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GARDENS BY THE BAY

Miscanthus 'Silberpfeil' mid-summer among yellow perennials

CORNER GARDEN CONSTRUCTION


Our first garden was situated in the southeast corner of the lot. It would have two sections, one running north-south, the other east-west, with a cedar rail fence down the centre of each section, intersecting near the southeast corner of the bed. The fence would provide a nice backdrop for our perennial plantings, the posts vertical elements onto which vines could be trained. These were installed at 8' intervals.

Soil here is nearly non-existent. Digging down only unearths hundreds of small stones, mostly flat, averaging from thumb to palm size, with the occasional boulder thrown in. We therefore settled on the idea of raising the beds well above ground level to avoid having to dig into this rocky terrain.



NOTE

The images below show this garden at several stages during its construction. In my mind, I envisioned how each section would look in the future. To see what was eventually achieved here, click on each image. A picture of that section of garden during spring or summer 2006 will appear in a new window.



placing the rock edges

Some blasting had recently been done along local roads for installation of new telephone poles. Tons of small rough-edged rocks thus produced were waiting in the ditches alongside for us to put them to use. We relocated dozens and used them to mark the perimeter of our first garden bed.

using railway ties on the slope

The southeast corner of this new bed was on a steep slope, just perfect for the use of railroad ties to raise the level in that area to that of the front section.

building up the back side

The height of the backside created a deep hollow inside the ties which needed to be filled in. We threw in old angelstone that had been lying around for years and other bits and miscellaneous pieces to fill at least 2/3 of the huge hole.

soil levelled

Next came the soil, raked and levelled and clearly not deep enough for the plants I intended to use nor for the bulbs which would be essential for early spring colour.

Corner Garden ready to plant

Back to the ditches we went for a second layer of rock, laid slightly back from the first tier. We would later find the soil pockets created by this process ideal for many small rock-loving plants, including Hens and Chicks.

Enough soil was added to make the entire bed level and we were ready for planting.

To see the next step in the creation of our Corner Garden, follow the link to Corner Garden Planting. Or follow any of the links further below for lots of information about plants, their companions and site preferences.


The image at the top of this page is 'Silver Arrow' Miscanthus. To learn more about this wonderful ornamental grass, follow the link to Miscanthus sinensis 'Silberpfeil'.

The image around this page is an edited version of the lovely mustard-yellow large-flowered daylily cultivar 'El Desperado'. It has a wine purple eyezone above a green throat. The cultivar was registered in 1991, has scapes 28" high, blooms 5" across, and a Late bloom season. This is the result of a cross between Hemerocallis 'El Bandito' and Hemerocallis 'Blackberry Candy'.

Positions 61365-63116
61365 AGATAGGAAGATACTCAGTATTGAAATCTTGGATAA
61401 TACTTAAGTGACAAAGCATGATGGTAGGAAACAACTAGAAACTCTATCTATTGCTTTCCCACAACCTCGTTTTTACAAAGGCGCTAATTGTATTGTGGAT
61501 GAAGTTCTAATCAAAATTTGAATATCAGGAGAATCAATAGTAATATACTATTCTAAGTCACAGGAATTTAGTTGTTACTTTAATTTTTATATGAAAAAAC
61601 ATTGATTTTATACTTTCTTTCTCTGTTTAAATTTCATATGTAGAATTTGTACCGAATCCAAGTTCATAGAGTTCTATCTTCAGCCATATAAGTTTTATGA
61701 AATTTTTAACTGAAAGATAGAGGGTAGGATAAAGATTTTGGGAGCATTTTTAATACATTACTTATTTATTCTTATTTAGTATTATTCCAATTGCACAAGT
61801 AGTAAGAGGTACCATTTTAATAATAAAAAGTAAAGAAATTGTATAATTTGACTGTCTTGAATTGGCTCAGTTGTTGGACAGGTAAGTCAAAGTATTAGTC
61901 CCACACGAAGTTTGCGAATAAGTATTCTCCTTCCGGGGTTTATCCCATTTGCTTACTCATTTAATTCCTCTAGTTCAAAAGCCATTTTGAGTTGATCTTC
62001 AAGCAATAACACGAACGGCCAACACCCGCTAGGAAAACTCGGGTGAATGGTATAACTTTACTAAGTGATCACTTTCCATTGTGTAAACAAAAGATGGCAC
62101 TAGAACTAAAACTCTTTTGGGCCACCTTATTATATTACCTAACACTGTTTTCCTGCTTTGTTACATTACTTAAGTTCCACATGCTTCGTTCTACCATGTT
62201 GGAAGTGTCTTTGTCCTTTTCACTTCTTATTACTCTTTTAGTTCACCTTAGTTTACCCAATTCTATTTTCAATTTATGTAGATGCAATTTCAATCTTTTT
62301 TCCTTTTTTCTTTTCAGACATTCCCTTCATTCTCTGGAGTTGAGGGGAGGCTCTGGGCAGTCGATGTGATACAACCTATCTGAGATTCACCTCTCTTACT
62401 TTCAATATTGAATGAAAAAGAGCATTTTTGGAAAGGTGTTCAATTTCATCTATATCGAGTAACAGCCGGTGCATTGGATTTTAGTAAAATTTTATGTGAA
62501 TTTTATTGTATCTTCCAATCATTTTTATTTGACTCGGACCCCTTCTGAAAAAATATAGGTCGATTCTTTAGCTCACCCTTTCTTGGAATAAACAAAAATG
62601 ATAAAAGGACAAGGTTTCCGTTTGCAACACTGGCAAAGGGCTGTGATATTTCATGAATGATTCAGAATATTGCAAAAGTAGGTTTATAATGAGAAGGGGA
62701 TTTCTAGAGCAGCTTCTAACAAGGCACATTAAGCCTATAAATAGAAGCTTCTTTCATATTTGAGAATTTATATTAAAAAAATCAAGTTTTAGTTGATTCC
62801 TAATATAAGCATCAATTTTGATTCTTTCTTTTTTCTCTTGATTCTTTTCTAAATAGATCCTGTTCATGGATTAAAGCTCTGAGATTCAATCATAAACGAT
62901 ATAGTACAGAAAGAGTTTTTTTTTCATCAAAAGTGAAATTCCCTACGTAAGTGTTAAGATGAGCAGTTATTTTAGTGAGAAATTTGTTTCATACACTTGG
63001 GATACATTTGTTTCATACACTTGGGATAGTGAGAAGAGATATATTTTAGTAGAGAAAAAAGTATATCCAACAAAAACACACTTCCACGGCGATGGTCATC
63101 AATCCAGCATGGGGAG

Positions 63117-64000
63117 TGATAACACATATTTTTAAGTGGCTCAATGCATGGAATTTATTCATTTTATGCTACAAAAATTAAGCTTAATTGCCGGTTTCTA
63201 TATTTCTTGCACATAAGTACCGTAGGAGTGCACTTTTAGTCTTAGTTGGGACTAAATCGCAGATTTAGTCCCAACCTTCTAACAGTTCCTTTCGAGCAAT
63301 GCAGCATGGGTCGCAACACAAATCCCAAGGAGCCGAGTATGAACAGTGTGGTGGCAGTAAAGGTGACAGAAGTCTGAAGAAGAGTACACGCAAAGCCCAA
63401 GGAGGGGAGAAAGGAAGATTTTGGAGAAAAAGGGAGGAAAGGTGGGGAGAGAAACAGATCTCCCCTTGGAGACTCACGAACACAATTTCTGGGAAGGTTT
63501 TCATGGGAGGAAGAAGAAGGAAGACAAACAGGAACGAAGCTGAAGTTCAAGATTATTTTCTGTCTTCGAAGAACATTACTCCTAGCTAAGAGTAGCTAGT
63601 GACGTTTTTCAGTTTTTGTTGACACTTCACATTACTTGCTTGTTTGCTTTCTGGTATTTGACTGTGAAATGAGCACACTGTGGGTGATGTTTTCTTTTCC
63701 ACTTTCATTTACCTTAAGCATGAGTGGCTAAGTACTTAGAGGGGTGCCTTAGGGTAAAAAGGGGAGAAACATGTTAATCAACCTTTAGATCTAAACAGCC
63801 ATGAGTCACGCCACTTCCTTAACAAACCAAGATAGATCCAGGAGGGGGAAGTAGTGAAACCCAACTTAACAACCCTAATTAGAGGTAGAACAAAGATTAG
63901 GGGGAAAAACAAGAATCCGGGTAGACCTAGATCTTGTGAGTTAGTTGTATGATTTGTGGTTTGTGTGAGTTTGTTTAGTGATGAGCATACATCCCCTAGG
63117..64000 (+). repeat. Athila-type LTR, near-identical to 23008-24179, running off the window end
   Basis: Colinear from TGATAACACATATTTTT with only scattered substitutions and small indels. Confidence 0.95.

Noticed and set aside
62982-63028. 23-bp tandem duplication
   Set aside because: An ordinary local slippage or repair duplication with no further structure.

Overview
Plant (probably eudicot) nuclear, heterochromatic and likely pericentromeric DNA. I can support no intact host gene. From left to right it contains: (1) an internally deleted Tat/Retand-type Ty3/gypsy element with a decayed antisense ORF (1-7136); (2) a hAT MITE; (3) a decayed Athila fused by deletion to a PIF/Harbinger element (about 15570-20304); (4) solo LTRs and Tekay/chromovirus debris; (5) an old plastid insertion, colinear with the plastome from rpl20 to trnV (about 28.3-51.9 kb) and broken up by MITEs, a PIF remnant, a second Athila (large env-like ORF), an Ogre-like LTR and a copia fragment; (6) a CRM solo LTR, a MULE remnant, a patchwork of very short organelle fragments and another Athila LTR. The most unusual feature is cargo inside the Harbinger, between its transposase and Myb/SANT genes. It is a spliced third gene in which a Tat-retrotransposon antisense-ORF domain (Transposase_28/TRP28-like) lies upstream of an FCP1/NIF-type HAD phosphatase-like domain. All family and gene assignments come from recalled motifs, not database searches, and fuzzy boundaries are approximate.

To discover more wonderful forms of Hemerocallis and the companions that suit them best, follow the link to our own Butterfly Magnets & Their Companions page and from there to even more daylily links arranged by colour.

To research all registered Daylily cultivars visit the American Hemerocallis Society Daylily Database. You will be amazed at all you can learn there. Bookmark us before you leave however since we want you to be able to come back here.


All of our own Gardens By The Bay pages can be accessed by clicking on the links below.


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GARDEN POETRY  |  GARDEN POETRY MUSE

GEORGIAN BAY VIEW

BOTANICAL LATIN - BASICS

COLOR THEORY

THE GARDENS

CORNER GARDEN CONSTRUCTION  |  CORNER GARDEN PLANTING  |  LONG GARDEN

EAST GARDEN  |  HOSTA GARDEN  |  NORTH GARDEN  |  WINTER GARDENS

PLANT PARTNERSHIPS

BLUE PERENNIALS    Aconitum - Geranium  |  Iris - Vinca

BULBS    Allium - Hyacinthus  |  Narcissus only  |  Tulipa only  |  Minor Bulbs

BUTTERFLY MAGNETS    Anaphalis - Hemerocallis  |  Liatris - Veronicastrum
DAYLILIES      Spider & Unusual Form

EDGERS    Arabis - Iris  |  Nepeta - Veronica

FOLIAGE PERENNIALS     Alchemilla - Tanacetum

HOSTA    Hosta - all

HUMMINGBIRD-FRIENDLY PERENNIALS    Alcea - Salvia

ORANGE PERENNIALS    Achillea - Tulipa

ORNAMENTAL GRASSES    Acorus - Imperata |  Miscanthus - Spodiopogon

PINK PERENNIALS    Achillea - Lilium  |  Lychnis - Veronica

PURPLE PERENNIALS    Aconitum - Liatris  |  Polemonium - Veronica

RED PERENNIALS    Achillea - Veronica

SHADE PERENNIALS    Aegopodium - Erythronium  |  Ferns - Polemonium  |  Polygonatum - Vinca

SILVER FOLIAGE PERENNIALS    Achillea - Cerastium    |    Cornus - Limonium    |    Lunaria - Veronica

SIMPLY SPECIAL PERENNIALS    Acanthus - Saxifraga

WHITE PERENNIALS    Achillea - Iris  |  Kalimeris - Yucca

YELLOW PERENNIALS    Achillea - Hypericum  |  Inula - Verbascum

VARIEGATED-FOLIAGE PERENNIALS    Acorus - Erythronium  |  Hakonechloa - Lysimachia  |  Miscanthus - Yucca

PLANT PROFILES

Dianthus 'Tiny Rubies'  |  Geranium  |  Geum coccineum  |  Kerria japonica  |  Knautia macedonica

Paeonia tenuifolia  |  Papaver somniferum  |  Rudbeckia  |  Salvia 'East Friesland'

Trollius  |  Veronica 'Sunny Border Blue'

PROPAGATION

DIVISION - SPRING ONLY  |   DIVISION - FALL ONLY  |   DIVISION - SPRING OR FALL  |   DO NOT DIVIDE

FERTILIZATION

BULBS  |   ORNAMENTAL GRASSES  |   PERENNIALS  |   SHRUBS  |   VINES

LINKS

GARDENS  |   LOCAL GARDENS  |   BOTANICAL TERMINOLOGY

GARDENING BOOKS  |   NON-GARDENING


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